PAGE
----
Tim has looked after my two Hyundais and my classic Wolseley for the past 20 years. He has taken care of everything from regular servicing to rescuing me from the mountain when my automatic gearbox stopped working halfway up Cunningham’s Gap on the way to Warwick. I respect him and trust him. When I got interested in EVs, I tried to talk to him about it, but he wasn’t interested.
Now I drive a Tesla and thought we wouldn’t be seeing much of each other. No oil changes, no coil replacements, no fan blades coming off the old classic. But Tess still needs tires. So I took her in to have the back tires replaced. (Seems I have been doing too many launches.)
When I went to pick the car up, I asked the mechanic what he thought of the car. He was interested but said Tim wouldn’t let him take her for a drive, only the boss drove it. Paying the bill, I asked Tim what he thought. I got a look and a dry comment: “Very impressive.”
“How’s business?” I asked. It seems business is pretty good. Lots of work. I hope it lasts, but I doubt that it will. I’d like to help him prepare for the transition, but I don’t think he is ready to listen yet. The apprentice got talking to me later and I asked him what they are doing at TAFE. Apparently, they are training them to service an old Nissan Leaf and a Toyota Prius. I’m not sure about the details, what they do with them.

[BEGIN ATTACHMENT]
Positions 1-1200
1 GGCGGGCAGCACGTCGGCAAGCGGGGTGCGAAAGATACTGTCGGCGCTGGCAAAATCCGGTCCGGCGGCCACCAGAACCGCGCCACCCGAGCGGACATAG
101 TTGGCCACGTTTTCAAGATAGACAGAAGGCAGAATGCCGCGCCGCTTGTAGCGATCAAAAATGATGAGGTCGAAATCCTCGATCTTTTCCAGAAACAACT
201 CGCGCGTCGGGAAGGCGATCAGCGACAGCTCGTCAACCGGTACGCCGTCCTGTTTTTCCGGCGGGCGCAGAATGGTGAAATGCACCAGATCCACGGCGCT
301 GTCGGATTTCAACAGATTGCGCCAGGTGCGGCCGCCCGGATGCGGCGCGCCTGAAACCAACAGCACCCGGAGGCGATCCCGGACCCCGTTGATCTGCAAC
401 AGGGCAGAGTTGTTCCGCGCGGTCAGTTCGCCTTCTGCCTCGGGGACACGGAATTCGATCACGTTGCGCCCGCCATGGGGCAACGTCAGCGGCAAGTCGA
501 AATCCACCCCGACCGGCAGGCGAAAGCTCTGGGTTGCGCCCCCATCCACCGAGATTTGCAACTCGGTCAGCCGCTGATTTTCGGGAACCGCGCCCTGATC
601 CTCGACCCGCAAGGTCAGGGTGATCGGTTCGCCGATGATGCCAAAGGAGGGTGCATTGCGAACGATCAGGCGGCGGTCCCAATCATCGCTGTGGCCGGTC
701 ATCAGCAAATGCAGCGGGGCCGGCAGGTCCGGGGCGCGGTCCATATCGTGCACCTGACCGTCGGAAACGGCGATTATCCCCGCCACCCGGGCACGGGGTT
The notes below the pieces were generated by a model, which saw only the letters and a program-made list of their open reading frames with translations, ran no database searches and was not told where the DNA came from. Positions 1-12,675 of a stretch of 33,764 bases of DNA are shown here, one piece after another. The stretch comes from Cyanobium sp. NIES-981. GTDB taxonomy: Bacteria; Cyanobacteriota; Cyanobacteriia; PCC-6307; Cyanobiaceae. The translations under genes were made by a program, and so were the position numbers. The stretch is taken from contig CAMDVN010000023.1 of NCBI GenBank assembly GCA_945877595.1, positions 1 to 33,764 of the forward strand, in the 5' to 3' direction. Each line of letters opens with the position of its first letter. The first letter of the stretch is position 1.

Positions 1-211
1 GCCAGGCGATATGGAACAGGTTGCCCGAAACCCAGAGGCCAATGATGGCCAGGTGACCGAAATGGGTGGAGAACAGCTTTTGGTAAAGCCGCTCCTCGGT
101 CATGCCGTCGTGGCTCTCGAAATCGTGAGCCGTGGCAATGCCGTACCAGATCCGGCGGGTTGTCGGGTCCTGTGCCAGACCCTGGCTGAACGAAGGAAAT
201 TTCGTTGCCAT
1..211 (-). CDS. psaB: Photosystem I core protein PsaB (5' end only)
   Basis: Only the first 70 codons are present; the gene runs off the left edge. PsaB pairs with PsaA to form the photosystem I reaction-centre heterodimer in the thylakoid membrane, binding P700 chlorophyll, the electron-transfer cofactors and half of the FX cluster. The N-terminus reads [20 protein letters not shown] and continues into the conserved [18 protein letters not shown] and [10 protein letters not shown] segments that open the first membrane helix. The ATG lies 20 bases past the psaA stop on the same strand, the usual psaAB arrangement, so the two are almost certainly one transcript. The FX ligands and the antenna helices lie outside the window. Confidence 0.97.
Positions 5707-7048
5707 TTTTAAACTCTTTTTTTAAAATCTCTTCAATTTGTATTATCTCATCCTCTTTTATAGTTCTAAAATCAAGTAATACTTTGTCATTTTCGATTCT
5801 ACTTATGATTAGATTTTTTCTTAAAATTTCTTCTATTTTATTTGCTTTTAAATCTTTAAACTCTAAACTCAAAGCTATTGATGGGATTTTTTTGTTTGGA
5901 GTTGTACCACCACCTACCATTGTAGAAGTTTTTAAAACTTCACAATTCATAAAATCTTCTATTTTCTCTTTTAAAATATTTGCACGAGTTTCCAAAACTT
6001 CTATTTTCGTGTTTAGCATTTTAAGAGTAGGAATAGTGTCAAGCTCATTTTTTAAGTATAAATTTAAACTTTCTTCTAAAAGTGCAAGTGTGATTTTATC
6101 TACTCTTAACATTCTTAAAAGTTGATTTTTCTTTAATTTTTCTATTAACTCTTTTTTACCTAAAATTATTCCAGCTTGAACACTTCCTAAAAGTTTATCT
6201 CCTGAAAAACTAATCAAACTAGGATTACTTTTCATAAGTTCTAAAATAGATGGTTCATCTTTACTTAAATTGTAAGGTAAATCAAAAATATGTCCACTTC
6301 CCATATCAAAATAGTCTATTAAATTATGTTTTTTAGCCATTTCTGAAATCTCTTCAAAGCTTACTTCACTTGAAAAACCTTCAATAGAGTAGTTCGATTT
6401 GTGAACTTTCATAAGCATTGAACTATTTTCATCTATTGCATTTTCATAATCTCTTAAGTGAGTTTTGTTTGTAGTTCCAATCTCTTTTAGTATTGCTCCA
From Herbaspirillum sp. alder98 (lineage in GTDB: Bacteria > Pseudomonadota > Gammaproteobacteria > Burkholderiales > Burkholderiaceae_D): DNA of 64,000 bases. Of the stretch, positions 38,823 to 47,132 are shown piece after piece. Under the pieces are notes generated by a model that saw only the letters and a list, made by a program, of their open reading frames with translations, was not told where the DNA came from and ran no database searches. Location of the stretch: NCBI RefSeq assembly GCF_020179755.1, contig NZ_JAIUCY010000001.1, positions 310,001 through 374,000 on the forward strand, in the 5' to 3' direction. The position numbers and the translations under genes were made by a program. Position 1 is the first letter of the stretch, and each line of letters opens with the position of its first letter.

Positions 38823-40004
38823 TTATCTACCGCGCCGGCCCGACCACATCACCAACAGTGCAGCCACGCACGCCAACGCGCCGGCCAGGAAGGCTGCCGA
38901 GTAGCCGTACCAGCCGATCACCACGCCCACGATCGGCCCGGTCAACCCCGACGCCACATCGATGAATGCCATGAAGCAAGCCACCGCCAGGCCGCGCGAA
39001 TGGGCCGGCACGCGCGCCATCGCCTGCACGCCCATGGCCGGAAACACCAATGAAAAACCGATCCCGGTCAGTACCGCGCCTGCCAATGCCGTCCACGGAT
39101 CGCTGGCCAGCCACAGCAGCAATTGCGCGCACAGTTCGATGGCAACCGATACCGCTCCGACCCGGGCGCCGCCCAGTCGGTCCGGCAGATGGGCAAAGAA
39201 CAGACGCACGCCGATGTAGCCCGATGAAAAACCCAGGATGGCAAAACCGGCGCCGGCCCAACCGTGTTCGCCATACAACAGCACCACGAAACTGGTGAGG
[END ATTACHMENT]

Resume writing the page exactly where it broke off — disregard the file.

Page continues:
My grandson who is 12 wants to be a mechanic. What do you say? I talk about niche markets and conversions of classic cars. How do I tell him that petrol car sales peaked in 2017 and have dropped 25% since then. His Dad is replacing the valve seals on the head of his HD (1964) Holden. He had it there on the bench in the garage. Dad is rightfully proud of his work — I was amazed, having forgotten how complicated the engine was.
There will be a need for top-notch mechanics for a long time I’m sure, just like we need large animal vets. But no so many of them.